The world’s most elusive bird, the night parrot, was caught and tagged by Australian researchers in a remote area of Queensland, after not being seen since it was discovered in 1845.
The night parrot is regarded as the world’s most mysterious bird and was once believed to be extinct, but was recently captured after researchers undertook at 18-month hunt.
The researchers used camera traps and followed the bird’s calls before removing some feathers to electronically tag it, naming it Pedro.
Dr Steve Murphy, an ornithologist, told The Australian: “When we had the bird… it was terrible to be honest… there was an enormous responsibility, being the first people to touch one. But since then we have looked at each other and gone: ‘Wow, we really did it.’”
Being one of the world’s rarest species and so difficult to find, environmentalists have described the endangered night parrot as the “holy grail” of birds.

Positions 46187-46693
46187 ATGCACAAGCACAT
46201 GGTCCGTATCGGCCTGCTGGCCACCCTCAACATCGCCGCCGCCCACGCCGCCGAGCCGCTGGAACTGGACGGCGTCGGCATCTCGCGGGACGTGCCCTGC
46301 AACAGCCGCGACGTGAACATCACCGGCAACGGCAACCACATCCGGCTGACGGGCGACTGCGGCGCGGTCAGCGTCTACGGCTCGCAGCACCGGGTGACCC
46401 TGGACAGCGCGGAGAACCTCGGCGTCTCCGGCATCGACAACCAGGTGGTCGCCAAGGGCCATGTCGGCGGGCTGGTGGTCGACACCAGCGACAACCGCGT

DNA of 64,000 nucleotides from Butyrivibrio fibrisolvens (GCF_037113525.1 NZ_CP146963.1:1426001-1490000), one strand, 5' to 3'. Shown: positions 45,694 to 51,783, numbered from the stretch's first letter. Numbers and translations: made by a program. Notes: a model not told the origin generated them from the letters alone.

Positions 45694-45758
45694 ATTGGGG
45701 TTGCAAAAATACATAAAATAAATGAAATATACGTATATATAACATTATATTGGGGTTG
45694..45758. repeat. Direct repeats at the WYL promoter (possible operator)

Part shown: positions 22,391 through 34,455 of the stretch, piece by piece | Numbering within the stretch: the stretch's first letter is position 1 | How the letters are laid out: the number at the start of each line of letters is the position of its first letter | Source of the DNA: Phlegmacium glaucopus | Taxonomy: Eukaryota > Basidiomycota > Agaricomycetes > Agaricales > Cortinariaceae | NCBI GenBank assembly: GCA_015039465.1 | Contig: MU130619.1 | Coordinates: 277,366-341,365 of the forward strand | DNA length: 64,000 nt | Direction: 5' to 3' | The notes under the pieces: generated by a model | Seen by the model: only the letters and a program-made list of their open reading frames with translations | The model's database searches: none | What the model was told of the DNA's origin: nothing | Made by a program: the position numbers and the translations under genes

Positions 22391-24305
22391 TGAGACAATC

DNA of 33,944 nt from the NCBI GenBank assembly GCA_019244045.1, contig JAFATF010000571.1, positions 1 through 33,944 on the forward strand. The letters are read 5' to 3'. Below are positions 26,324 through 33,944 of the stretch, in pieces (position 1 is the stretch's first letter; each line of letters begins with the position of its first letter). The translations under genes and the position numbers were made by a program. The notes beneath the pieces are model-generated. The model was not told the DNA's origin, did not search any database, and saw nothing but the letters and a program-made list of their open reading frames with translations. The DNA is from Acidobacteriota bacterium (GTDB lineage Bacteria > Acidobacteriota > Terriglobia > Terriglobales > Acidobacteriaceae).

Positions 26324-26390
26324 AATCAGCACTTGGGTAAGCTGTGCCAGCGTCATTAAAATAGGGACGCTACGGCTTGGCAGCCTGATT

The night parrot was first discovered central Australia in 1845 but was barely seen again until a naturalist claimed to have seen it in 2013.
The editor of Birdlife Magazine, Sean Dooley, described the 2013 sighting as “the bird watching equivalent of finding Elvis flipping burgers in an outback roadhouse”.
However, the 2013 discovery was controversial, with many claiming that images had been retouched because of the secrecy surrounding the location, which was maintained to protect the area from poachers or from an influx of bird watchers.
The sighting in 2013 encouraged the researchers to hunt for the night parrot, of which there is said to be a population of 50 – 250 .